The fight between Airbus and Qatar is getting a new twist, drawing in Boeing and possibly revealing some normally secret contractual details.
It has now been over a year and a half since Airbus and Qatar have been facing off, over the airline’s A350s. As we saw multiple times, some of Qatar’s aircraft have chipping paint, exposing an anti-lightning layer underneath. Because of this, Qatar refused delivery of more A350s. And in turn, this caused Airbus to cancel the order of each A350 that Qatar wouldn’t pick up.
But Airbus also canceled a Qatar order for the A321neo. And this was the first we heard of Boeing’s involvement in this case. When this happened, near the beginning of this year, Qatar was quick (VERY quick) to announce an order for the 737-10. Qatar had already sued Airbus for the whole affair, but it now also sued the manufacturer for canceling the A321neo contract. Airbus had invoked a cross-default clause, to explain this cancellation.
Some Unusual Compliments
Fast-forward a few months, and now the two sides were arguing their cases in a British court. And this is when we first heard of some unusual statements from Airbus, regarding the Qatar order for Boeing 737-10s. Airbus argued that its cancellation of Qatar’s order for 50 A321neos didn’t “hurt” the airline, because it was getting a similarly-capable aircraft, the 737-10.
We don’t often hear of an aircraft manufacturer complimenting the competition. But there was a more serious side to this reference to the Boeing 737-10 when Airbus asked Qatar for contract details for this Boeing order. This was back in July of this year. And somewhat surprisingly, Qatar refused to give this information, saying that its deal for the 737-10 had lapsed.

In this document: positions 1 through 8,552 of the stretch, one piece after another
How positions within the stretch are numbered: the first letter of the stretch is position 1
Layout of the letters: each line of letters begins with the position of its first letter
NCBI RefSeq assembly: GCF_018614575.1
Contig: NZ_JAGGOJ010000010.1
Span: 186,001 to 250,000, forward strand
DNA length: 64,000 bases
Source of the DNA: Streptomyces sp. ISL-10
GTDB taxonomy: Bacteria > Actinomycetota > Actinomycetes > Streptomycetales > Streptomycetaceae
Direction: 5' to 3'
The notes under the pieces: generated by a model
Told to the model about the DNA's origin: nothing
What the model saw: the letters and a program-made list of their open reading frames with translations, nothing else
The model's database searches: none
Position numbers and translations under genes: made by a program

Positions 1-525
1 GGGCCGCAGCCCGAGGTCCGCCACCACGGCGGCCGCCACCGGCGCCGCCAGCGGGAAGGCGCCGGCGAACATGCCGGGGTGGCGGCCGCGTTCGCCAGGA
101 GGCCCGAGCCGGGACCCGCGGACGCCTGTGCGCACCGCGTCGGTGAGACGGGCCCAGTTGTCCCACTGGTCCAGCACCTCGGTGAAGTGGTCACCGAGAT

But less than three weeks later, Qatar and Boeing announced a finalized deal for 25 737-10s. So inevitably, the matter is coming up again in court, with Airbus asking to see the contract between Boeing and Qatar Airways. Again, Airbus is trying to disprove that Qatar suffered material damage from the cancellation of the A321neo contract.
Boeing Joins Airbus and Qatar In Court
But revealing such details in court, plus details of Airbus’ own canceled contracts, could potentially reveal a lot of information that the public doesn’t normally see. Such details include the actual cost an airline pays for its jets, payment terms, plus performance and other contractual clauses.
With Qatar now unable to deny the existence of a contract with Boeing, the American manufacturer is now part of the court proceedings between the airline and Airbus. And unsurprisingly, Boeing is unhappy about this. A lawyer for the American manufacturer complained to the court that publicizing pricing information, in particular, “…is dynamite”.
We previously saw that this dispute has made a lot of industry observers nervous. Airlines, lessors, insurers, and others don’t like the precedents that this case is creating. So this development is only reinforcing calls for de-escalation. The number of A350s that Qatar has grounded is now 28, out of 53. And the sums at stake, in the suits that the two sides have against each other, are now over $1.5 billion.
Spyros Georgilidakis has degrees in Business Enterprise and Management. He has 14 years of experience in the hospitality and travel industries, along with a passion for all-things-aviation and travel logistics. He is also an experienced writer and editor for on-line publications, and a licensed professional drone pilot.